One morning last spring, a colleague of mine told me about a Hungarian novel she’d been sent to consider for publication. She loved what she had read, but wondered if it would be better suited for me. At its most satisfying, our work as book editors introduces us to stories that deepen our experience of the world and clarify our place in it. My colleague knew my family had a Holocaust history, and she suspected this post-war love story might resonate.
The novel, “Fever at Dawn,” is inspired by the true story of author Peter Gardos’s parents. It opens with a 25 year old Hungarian man named Miklos on a boat pulling into a Swedish harbor; he is missing his front teeth, his glasses are broken, and he is coughing up bloody foam. A Swedish doctor examines him upon arrival, and tells Miklos he has tuberculosis. His prognosis is clear, cruel. “You have six months to live.”
But Miklos firmly rejects this. He didn’t survive the war and the camps only to drown from within. He secures the names of 117 Hungarian women convalescing in Red Cross facilities throughout Sweden, and writes letters to each of them. One of them will become his wife, and this, he is certain, will save him.
Lili Reich, an 18 year old survivor originally from Budapest and recovering at a rehabilitation hospital in another part of the country, writes back. “Your friendly letter was so comforting that I would be happy for you to write again.”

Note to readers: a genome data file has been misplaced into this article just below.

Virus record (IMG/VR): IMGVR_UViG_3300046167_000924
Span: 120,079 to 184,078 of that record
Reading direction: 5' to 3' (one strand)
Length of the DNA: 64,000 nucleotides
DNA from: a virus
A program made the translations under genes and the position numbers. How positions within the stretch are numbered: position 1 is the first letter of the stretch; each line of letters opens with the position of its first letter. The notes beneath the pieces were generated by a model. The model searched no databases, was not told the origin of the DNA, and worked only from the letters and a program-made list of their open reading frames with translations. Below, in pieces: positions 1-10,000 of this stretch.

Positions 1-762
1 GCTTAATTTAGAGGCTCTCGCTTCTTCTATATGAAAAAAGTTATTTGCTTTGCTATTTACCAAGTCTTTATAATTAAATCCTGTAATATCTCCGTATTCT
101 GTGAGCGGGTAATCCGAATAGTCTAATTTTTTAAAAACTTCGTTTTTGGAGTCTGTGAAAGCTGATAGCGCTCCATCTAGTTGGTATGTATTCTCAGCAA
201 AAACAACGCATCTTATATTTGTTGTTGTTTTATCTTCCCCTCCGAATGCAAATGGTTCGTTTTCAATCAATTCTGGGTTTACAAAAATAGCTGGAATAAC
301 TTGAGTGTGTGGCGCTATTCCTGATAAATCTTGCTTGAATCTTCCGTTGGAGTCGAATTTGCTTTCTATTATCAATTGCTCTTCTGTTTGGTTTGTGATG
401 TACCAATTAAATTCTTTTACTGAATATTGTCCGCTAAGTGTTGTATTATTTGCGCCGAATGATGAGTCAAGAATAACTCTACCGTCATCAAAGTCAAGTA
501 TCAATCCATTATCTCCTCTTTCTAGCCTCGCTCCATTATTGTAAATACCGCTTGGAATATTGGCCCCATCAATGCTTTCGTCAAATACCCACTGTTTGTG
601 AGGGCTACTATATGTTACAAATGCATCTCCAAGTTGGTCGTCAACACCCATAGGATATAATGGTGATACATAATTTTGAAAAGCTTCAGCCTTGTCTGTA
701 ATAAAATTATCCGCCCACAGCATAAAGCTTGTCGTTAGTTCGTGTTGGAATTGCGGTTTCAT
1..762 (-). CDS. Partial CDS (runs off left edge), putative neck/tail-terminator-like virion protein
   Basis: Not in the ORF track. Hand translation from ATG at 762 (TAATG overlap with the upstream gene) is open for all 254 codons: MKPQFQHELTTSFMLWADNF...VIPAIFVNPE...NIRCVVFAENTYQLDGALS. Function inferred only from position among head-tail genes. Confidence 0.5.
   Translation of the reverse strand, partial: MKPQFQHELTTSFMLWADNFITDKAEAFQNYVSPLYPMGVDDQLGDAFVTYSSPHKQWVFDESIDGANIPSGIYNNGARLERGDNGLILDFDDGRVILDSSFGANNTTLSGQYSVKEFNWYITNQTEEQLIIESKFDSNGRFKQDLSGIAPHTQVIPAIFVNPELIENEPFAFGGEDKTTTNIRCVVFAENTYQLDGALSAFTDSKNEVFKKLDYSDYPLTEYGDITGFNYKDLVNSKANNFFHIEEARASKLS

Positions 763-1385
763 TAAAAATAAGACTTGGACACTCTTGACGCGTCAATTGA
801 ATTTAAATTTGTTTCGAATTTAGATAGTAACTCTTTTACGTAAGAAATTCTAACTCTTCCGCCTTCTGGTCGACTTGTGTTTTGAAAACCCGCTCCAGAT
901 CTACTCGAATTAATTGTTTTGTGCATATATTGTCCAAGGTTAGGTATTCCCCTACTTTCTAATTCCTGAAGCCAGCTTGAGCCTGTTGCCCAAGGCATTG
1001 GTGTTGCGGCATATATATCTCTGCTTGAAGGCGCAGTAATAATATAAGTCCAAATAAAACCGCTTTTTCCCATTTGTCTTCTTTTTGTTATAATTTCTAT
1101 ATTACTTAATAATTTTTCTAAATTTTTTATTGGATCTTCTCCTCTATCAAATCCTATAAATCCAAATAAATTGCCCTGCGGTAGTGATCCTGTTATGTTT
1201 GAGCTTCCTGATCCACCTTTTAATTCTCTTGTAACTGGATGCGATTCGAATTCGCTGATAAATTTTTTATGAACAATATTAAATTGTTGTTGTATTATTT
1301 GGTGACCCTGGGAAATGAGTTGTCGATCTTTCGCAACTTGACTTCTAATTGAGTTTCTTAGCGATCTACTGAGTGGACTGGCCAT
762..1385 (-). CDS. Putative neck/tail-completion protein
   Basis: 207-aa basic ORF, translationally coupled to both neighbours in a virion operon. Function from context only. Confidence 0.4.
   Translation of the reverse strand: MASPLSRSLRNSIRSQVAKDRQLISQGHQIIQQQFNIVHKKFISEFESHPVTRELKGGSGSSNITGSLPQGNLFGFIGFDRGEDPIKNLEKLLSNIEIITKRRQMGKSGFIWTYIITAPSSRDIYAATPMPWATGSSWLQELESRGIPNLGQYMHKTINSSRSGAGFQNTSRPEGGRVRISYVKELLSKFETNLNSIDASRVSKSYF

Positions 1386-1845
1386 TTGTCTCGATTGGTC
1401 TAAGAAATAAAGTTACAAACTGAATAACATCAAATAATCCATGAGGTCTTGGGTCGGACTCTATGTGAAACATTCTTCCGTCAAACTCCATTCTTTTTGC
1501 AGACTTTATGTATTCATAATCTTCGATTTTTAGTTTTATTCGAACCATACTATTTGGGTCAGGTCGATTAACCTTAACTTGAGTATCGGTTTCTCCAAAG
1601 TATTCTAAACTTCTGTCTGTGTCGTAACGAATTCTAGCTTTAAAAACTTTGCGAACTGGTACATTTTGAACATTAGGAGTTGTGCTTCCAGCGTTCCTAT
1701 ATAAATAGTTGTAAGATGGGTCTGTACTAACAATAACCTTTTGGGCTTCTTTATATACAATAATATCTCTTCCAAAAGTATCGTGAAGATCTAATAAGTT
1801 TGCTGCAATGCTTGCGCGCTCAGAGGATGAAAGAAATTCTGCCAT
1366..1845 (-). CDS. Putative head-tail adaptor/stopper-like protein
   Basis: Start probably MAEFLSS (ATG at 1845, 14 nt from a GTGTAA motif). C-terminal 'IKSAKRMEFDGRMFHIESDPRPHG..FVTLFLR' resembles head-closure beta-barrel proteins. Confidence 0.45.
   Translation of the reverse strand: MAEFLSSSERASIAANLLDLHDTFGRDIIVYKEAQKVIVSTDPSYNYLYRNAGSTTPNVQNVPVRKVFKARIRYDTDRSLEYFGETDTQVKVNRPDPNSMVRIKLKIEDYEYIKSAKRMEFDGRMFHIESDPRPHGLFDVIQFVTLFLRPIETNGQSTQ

So begins their hopeful, somewhat brazen epistolary courtship — they recommend books to one another, he tries to convert her to socialism, she chastises him for his off-color jokes. Driven by the desire to meet Lili, Miklos wills himself well, ultimately convincing his doctors that he is strong enough to travel. Who has time for dark memories and faulty lungs when there is someone out there who sees him, who understands where he comes from, where he hopes to go?
When much of your workday is spent discussing books, you learn a lot about the internal mappings of the people around you, so my colleague knew that I’d lived much of my life in the long shadow cast by the camps — reflexively plotting escape routes, studying people’s characters (who would hide us? who would give us away?), serving as the resident weather-vane, sensitive to the subtlest shifts in power.
But she had no idea that like Miklos and Lili, my grandmother and her sister were Hungarian Jews who had survived the camps; that TB had very nearly finished the work the Nazis had begun; that they had spent the post-war years at a convalescent facility in Sweden.
The similarities were uncanny. Even so, as is so often the case, what made the story resonate so powerfully was something far less tangible.
My grandmother Shary and her sister Klari were the funniest, sharpest, most effervescent people I’ve known. Every milestone called for a celebration, every celebration called for a feast, every feast called for spontaneous eruptions of song. My grandmother was prone to marathon sneeze attacks; after the fifth or sixth, she would shout to herself, “Would you shuddup already!”
I’d known other survivors who were bitter, depressed, suicidal. And who could blame them after the torments they’d endured, the losses they’d suffered. I have long puzzled and marveled over how Shary and Klari managed to avoid that shadow and live in a world suffused with light. Today we might attribute their relentless humor, joy, and determination to a catchall term like grit or resilience, but I think that’s only part of the story.